Startasys demonstrates new robotic printer for aerospace and automotive manufacturing
1 September, 2016
The new printer, designed to print large scale components for aerospace and automotive manufacturing, was developed in cooperation with industry giants Ford and Boeing. The new technology could accelerate the spread of new production technologies
The company unveiled an industrial solution which is focused on two of the world’s most demanding industries: the automotive and aerospace industries. The system was developed in cooperation with automotive manufacturer Ford and Aerospace Boeing. The new systems edge leis in its ability to print components in any size, from a wide range of materials. Startasys’s new printer is so flexibale in the issue of size due to a technological breakthrough – vertical printing.
8 dimensional manufacturing
Stratasys dubbed its new technology Infinite Build. The technology quite literally turns current printing methods “on the side” – the ability to print vertically virtually lifts any limitations on the scale of objects printed by the novel 3D printer. “Additive manufacturing represents a great opportunity for Boeing and our customers, so we made a strategic decision more than a decade ago to work closely with Stratasys on this technology. We are always looking for ways to reduce the cost and weight of aircraft structures, or reduce the time it takes to prototype and test new tools and products so we can provide them to customers in a more affordable and rapid manner. The Stratasys Infinite-Build 3D Demonstrator enables products to be made at a much larger and potentially unlimited length, offering us a breakthrough tool to add to our robust additive manufacturing processes,” said Darryl Davis, President, Boeing Phantom Works.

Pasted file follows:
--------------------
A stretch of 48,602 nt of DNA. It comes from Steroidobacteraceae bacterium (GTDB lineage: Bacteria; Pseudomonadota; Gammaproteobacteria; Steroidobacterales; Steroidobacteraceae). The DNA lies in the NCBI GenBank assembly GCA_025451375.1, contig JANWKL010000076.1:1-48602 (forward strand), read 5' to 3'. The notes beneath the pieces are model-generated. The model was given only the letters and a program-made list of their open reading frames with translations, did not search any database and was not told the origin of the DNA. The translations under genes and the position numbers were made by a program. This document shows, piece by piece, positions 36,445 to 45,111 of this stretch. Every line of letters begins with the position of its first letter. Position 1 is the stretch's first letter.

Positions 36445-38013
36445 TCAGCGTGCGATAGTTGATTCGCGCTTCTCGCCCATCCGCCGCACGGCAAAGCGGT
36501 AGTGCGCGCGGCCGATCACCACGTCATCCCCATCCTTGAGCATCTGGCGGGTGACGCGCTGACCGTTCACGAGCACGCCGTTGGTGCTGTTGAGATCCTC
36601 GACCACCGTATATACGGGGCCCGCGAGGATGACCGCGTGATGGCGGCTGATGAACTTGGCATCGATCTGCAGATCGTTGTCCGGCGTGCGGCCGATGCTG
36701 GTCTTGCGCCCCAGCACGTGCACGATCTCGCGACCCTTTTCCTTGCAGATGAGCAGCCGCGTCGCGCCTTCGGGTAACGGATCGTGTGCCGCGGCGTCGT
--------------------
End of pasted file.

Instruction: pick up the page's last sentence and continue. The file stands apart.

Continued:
Together with the novel Infinite Build printer, Stratasys demonstrated a robotic printer developed in cooperation with Siemens. The Robotic Composite 3D Demonstrator delivers true 3D printing by using an 8-axis motion system that enables precise, directional material placement for strength while also reducing the need for speed-hindering support strategies. The unveiling of two industrial manufacturing technologies developed in cooperation with industrial giants is a further push by Stratasys to make additive manufacturing a common technology in large scale industrial production.
The Infinite Build printer is currently in development – a prototype will be demonstrated at the international manufacturing fair 2016IMTS in September. Stratasys has not yet published a road map or a timetable for commercial distribution. Nevertheless, the breaking of the “size barrier” is undoubtedly of great importance, and could prove to be a major stepping stone in what many perceive as a virtual industrial revolution.